5 pieces of advice for nonprofit communicators who want to rock their marketing in 2017

Julia Claire Campbell Marketing, Nonprofits, Social Media 2 Comments

5-pieces-of-advice-for-nonprofits-who-want-to-rock-their-marketing-in-2017This past year was certainly an explosive one for digital marketing and online fundraising.

Many nonprofits upped their efforts on digital channels, and reaped the benefits. I worked with nonprofits on a diverse array of online campaigns designed to drive awareness, engagement, fundraising, and more.

What I found was that while the majority of nonprofits are able to do inspiring work, many of them continue to feel overwhelmed and discouraged by the sheer array of digital tools available and the lack of time to use them all effectively.

If you have worked with me, or heard me speak, you know that I believe that less is more. I know, and have seen, that even the smallest nonprofit can rock their online marketing.

Here are my top 5 pieces of advice for nonprofit communicators who want to cut through the clutter and grab attention in 2017.

1) Put your money where your mouth is and disavow the Cult of Free.

There is an insidious attitude that has infected many nonprofits, large and small, old and new. I call it the Cult of Free.

The Cult of Free is when nonprofits feel entitled to receive all things – labor, assets, land, knowledge – without putting any skin in the game. Yes, I said it – entitled.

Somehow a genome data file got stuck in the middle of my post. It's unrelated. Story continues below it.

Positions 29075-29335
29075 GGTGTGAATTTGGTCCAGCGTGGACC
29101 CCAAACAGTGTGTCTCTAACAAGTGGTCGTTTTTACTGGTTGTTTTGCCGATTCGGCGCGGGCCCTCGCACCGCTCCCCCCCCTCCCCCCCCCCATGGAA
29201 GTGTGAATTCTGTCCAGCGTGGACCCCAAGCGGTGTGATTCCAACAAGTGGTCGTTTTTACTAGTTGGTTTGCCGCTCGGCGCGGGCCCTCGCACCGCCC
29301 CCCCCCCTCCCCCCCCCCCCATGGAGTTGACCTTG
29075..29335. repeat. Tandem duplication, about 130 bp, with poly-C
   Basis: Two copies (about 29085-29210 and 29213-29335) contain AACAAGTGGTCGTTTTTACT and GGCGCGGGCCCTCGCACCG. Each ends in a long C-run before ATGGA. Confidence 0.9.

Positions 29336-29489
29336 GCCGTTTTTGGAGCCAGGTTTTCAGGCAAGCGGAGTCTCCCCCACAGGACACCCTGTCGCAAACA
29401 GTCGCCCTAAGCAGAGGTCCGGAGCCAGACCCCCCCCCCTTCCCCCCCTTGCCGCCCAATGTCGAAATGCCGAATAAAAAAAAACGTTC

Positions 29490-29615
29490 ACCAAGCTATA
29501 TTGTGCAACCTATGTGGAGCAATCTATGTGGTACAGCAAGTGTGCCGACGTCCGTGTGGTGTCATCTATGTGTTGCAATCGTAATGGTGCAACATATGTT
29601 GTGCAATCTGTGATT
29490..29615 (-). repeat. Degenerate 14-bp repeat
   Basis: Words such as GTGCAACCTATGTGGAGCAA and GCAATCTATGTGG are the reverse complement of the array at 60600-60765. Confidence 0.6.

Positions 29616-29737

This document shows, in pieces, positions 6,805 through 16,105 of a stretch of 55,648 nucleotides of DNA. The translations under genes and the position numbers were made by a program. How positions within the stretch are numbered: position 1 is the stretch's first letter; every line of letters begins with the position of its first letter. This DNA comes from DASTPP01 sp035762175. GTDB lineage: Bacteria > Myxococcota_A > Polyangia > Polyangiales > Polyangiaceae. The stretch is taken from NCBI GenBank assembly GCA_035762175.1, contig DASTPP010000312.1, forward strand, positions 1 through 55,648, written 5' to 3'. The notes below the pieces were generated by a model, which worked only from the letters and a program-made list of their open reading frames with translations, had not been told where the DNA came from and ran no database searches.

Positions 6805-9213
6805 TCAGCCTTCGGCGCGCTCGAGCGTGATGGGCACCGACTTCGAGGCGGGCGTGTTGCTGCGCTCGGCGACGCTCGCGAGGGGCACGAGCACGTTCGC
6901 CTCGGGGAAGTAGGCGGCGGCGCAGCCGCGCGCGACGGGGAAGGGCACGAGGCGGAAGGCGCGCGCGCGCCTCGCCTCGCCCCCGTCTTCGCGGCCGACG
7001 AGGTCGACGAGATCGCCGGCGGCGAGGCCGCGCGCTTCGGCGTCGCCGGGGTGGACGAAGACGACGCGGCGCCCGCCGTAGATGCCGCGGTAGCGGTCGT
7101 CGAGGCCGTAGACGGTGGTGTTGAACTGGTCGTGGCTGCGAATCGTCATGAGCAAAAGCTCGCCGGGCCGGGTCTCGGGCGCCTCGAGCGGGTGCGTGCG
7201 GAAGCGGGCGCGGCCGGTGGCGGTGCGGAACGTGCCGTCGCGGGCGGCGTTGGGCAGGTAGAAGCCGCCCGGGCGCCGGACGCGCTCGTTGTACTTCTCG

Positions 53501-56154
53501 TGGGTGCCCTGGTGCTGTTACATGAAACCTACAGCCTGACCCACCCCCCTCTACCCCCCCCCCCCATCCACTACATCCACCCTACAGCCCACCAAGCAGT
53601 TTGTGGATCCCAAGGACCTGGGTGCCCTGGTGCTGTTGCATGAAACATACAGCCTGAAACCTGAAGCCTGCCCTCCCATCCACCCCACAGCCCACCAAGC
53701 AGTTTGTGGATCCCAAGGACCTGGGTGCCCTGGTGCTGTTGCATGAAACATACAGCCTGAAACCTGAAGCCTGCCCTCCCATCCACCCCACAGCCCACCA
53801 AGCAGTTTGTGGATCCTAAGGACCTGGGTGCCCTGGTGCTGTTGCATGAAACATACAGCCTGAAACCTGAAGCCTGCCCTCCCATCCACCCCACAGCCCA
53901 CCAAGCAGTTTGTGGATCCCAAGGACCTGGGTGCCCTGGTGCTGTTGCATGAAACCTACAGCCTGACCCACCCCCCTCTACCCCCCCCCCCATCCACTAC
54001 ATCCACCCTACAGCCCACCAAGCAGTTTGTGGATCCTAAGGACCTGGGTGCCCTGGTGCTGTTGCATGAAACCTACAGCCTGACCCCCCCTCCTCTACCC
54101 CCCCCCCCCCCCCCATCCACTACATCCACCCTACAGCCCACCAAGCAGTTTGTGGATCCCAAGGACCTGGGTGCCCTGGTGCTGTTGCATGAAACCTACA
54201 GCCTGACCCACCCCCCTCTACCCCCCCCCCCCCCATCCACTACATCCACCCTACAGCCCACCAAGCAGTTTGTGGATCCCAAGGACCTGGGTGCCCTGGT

Just because you do great work does not mean that you are entitled to anything – donations, volunteers, time, attention. Sadly, it just doesn’t.

The Cult of Free is insidious. It makes nonprofits of all sizes think that they can’t compete with large organizations, even if they are targeting completely different audiences with completely different messages.

Some organizations spend so much time and effort looking for free stuff that they lose entire days, or weeks, of serving clients! This idea is completely bananas to me.

Yes, resources are stretched. Time and money are most often cited as the reasons why nonprofits do not improve their websites, tell their stories on Facebook, or use email marketing software.

In 2017, nonprofits will have to make some serious and difficult decisions about where to allocate resources and staff time. You can say that you value communicating with donors, sharing your impact with them, and raising awareness with new groups. But does your budget show this?

What gets budgeted for gets done – especially in the nonprofit world! Even allocating $20 for a Facebook Ad to promote your annual fundraising gala, the one that you spend thousands of staff hours on, can have a big impact.

Put your money where your mouth is. If you say you want to try online fundraising this year, or crowdfunding, or social media marketing, put aside some money to explore new tools and get some help implementing them.

2) Stop blaming the technology.

To quote a very wise person, “Don’t hate the player – hate the game.”

And what’s the game in nonprofit marketing? Grabbing attention and piquing interest.

Yes, organic (unpaid) reach on social media channels is WAY down. Email opens and click-through rates are declining. The online playing field is crowded and noisy.